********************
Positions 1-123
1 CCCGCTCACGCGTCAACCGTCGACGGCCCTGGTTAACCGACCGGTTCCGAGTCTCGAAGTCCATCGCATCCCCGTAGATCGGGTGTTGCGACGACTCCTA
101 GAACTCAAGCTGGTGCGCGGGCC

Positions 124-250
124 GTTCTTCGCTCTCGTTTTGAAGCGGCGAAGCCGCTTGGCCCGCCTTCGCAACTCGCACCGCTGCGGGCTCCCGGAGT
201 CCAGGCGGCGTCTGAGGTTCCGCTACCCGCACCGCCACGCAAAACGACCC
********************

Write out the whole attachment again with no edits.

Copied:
Positions 1-123
1 CCCGCTCACGCGTCAACCGTCGACGGCCCTGGTTAACCGACCGGTTCCGAGTCTCGAAGTCCATCGCATCCCCGTAGATCGGGTGTTGCGACGACTCCTA
101 GAACTCAAGCTGGTGCGCGGGCC

Positions 124-250
124 GTTCTTCGCTCTCGTTTTGAAGCGGCGAAGCCGCTTGGCCCGCCTTCGCAACTCGCACCGCTGCGGGCTCCCGGAGT
201 CCAGGCGGCGTCTGAGGTTCCGCTACCCGCACCGCCACGCAAAACGACCC